Armed and Dangerous has an essay, forwarded by John Robb of Global Guerrillas, that is an excellent analysis of David Brooks' recent moaning in the New York Times about the "Tea Party Teens." (All links are below in A&D's piece.)
I have been so busy with computer breakdown and catch-up that I haven't read several of A&D's recent perceptive pieces. A sample snippet is this observation on "Gramscian Damage":
"The most paranoid and xenophobic conservatives of the Cold War were, painful though this is to admit, the closest to the truth in estimating the magnitude and subtlety of Soviet subversion. Liberal anticommunists (like myself in the 1970s) thought we were being judicious and fair-minded when we dismissed half of the Right’s complaint as crude blather. We were wrong; the Rosenbergs and Alger Hiss really were guilty, the Hollywood Ten really were Stalinist tools, and all of Joseph McCarthy’s rants about 'Communists in the State Department' were essentially true. The Venona transcripts and other new material leave no room for reasonable doubt on this score."
I urge all of you who have time this Sunday afternoon to read and consider A&D's piece below. Follow all the links and read them as well. Some of the comments are particularly on-point and trenchant. Read and consider what "complex adaptive system" you can link into to preserve your life, your liberty and your property.
A no-shit Sherlock
Escalating Complexity and the Collapse of Elite Authority
In yesterday’s New York Times, David Brooks wrote perceptively about the burgeoning populist revolt against the “educated classes”. Brooks was promptly slapped around by various blogosphere essayists such as Will Collier, who noted that Brooks’s column reads like a weaselly apologia for the dismal failures of the “educated classes” in the last couple of decades.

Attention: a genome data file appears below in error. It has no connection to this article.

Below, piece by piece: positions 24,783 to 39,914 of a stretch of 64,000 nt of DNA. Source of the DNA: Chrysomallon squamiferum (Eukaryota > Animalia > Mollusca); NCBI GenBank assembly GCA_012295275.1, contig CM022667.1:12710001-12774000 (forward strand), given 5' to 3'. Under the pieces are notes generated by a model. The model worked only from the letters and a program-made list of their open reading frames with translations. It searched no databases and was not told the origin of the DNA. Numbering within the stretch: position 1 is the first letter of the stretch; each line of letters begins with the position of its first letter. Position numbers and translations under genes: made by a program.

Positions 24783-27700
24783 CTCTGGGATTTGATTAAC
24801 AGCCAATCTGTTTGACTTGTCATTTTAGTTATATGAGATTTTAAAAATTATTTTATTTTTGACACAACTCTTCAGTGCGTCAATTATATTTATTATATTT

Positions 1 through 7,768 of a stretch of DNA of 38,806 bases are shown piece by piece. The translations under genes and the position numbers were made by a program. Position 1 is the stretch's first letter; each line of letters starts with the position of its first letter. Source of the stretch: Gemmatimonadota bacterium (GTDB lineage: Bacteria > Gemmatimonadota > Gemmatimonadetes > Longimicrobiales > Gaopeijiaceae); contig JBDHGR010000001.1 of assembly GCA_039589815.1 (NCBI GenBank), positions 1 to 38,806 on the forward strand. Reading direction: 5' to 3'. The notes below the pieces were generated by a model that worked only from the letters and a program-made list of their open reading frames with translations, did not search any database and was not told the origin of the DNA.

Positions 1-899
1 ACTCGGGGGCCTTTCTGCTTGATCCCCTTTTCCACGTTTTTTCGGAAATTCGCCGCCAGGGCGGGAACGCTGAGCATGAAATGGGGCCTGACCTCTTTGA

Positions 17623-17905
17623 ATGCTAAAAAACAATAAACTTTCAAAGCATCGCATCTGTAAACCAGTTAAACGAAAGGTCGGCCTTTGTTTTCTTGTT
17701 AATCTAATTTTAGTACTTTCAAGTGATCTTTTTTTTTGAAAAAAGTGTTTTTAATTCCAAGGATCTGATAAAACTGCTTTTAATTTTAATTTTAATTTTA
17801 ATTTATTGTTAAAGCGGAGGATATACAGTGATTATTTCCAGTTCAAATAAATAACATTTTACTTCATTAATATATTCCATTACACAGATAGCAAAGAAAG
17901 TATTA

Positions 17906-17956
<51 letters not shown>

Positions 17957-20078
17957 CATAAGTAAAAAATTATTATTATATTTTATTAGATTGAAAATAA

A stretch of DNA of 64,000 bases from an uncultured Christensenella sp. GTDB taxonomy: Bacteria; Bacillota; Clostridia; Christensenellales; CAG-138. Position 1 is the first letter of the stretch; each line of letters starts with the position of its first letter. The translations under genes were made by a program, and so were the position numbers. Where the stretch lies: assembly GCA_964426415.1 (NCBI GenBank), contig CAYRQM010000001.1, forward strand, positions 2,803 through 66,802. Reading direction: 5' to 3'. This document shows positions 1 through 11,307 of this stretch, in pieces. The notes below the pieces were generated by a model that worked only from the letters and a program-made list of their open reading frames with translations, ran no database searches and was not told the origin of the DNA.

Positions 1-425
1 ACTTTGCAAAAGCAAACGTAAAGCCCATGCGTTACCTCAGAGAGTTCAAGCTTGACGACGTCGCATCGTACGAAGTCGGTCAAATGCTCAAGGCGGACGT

Our “educated classes” cannot bring themselves to come to grips with the fact that fundamentalist Islam has proclaimed war on us. They have run the economy onto recessionary rocks with overly-clever financial speculation and ham-handed political interventions, and run up a government deficit of a magnitude that has never historically resulted in consequences less disastrous than hyperinflation. And I’m not taking conventional political sides when I say these things; Republicans have been scarcely less guilty than Democrats.
In the first month of a new decade, unemployment among young Americans has cracked 52% and we’re being officially urged to believe that an Islamic suicide bomber trained by Al-Qaeda in Yemen was an “isolated extremist”.
One shakes one’s head in disbelief. Is there anything our “educated classes” can’t fuck up, any reality they won’t deny? Will Collier fails, however to ask the next question: why did they fail?
The obvious and most tempting hypothesis for a libertarian student of history like myself is that the Gramscian damage caught up with them. And I think there’s something to that argument, especially when the President of the U.S. more beloved of those “educated classes” than any other in my lifetime routinely behaves exactly as though he’d been successfully conditioned to believe the hoariest old anti-American tropes in the Soviet propaganda arsenal. And is praised for this by his adoring fans!
I think there’s much more to it than that, though. When I look at the pattern of failures, I am reminded of something I learned from software engineering: planning fails when the complexity of the problem exceeds the capacity of the planners to reason about it. And the complexity of real-world planning problems almost never rises linearly; it tends to go up at least quadratically in the number of independent variables or problem elements.
I think the complexifying financial and political environment of the last few decades has simply outstripped the capacity of our “educated classes”, our cognitive elite, to cope with it. The “wizards” in our financial system couldn’t reason effectively about derivatives risk and oversimplified their way into meltdown; regulators failed to foresee the consequences of requiring a quota of mortgage loans to insolvent minority customers; and politico-military strategists weaned on the relative simplicity of confronting nation-state adversaries thrashed pitifully when required to game against fuzzy coalitions of state and non-state actors.